This morning, my husband was working out and showering, so I loaded the dishwasher with one hand and asked my daughter to wipe down the island. She was involved with a spontaneous art project. I told her I had managed to load the dishwasher, cut pears for their breakfast, and “all by myself with a sprained wrist” so the least she could do is help wipe the counters.
As he was walking out the door, my husband said, “Why should I help when you only made dinner for the 3 of you?” I reminded him that he went to a picnic with an abundance of food and came home surprisingly early. Dinner is usually around 7pm because he leaves late and comes home late. No one ate “dinner” actually. Then I told him he was keeping score and not CONSIDERING all parts of that game. (To myself: … he hasn’t cleaned a toilet in 20 years, comes and goes as he pleases, leaves town whenever, etc…)
In my mind, a list of why my wrist is injured starting scrolling– 6am- midnight doing housework/other things for other people/never working out, not going to doctor appointments, 24/7/365 taking care of others……… and then I halted the “does not serve me” thinking– whether or not the facts are true, I do not have to make myself feel worse by rehashing it–even to myself– especially to myself. Isn’t it bad enough that I “HAVE” to do these things– but do I “HAVE” to do these things? Hmm…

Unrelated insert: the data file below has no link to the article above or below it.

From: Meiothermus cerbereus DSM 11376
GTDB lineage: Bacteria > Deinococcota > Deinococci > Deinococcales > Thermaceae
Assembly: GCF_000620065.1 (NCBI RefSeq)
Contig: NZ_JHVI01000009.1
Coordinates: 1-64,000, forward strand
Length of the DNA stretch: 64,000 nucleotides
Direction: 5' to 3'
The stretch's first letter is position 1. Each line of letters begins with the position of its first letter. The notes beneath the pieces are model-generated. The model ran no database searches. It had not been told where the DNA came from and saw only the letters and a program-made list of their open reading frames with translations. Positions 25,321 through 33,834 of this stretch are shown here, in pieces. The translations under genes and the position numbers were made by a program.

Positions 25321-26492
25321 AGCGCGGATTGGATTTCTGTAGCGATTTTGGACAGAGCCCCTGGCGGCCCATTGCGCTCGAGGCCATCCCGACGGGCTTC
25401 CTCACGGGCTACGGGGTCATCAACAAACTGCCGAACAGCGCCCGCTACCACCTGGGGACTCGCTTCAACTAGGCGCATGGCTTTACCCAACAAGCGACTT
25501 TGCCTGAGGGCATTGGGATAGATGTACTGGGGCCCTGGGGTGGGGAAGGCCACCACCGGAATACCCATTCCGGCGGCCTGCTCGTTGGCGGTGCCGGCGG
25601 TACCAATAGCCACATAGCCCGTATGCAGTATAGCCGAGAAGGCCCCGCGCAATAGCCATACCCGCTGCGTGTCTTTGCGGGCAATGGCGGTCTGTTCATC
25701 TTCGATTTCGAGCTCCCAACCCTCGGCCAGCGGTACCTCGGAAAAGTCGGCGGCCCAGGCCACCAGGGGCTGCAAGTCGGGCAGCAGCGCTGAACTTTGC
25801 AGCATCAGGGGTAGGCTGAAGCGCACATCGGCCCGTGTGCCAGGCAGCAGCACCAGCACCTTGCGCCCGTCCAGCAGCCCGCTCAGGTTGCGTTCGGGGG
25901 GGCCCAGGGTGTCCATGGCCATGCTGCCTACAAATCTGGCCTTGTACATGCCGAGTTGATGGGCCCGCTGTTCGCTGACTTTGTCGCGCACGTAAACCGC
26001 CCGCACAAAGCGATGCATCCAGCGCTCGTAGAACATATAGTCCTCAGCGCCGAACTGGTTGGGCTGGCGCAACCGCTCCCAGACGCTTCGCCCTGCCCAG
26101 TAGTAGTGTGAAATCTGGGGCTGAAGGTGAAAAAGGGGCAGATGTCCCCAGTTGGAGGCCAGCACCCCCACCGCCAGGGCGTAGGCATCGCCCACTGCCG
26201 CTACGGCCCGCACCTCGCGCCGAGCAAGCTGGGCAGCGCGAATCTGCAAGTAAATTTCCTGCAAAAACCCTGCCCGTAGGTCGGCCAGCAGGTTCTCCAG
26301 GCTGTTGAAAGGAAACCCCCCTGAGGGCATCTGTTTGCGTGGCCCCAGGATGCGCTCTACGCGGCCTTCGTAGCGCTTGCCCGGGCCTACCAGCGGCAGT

I told my daughter if she didn’t get up and clean the island, she would not play computer games the rest of the week and I do not appreciate when she ignores me 3 times when I am asking her to pitch in and help our family clean our spaces. Her backtalk revealed that she is inclined to “keep score” by asking why my son wasn’t helping. (He was brushing his teeth–which she probably skipped to do her artwork).
C: House a mess. Wrist injured.
T: Husband keeping score (incorrectly). His mother failed. Daughter rude. Neither one considerate or mindful of what I do for them. I want pizza.
F: Resentful. Taken advantage of. In need without help. Victim.
A: Nothing– let the mess stay. Walk away. Let her avoid responsibilities and not learn the consequence.
R: She grows up to be irresponsible and obnoxious. I dislike both of them and prefer to spend time doing other things that do not involve them. Order out/go off food protocol. Let anger, self pity, and failure rule my day.
C: House a mess. Wrist injured.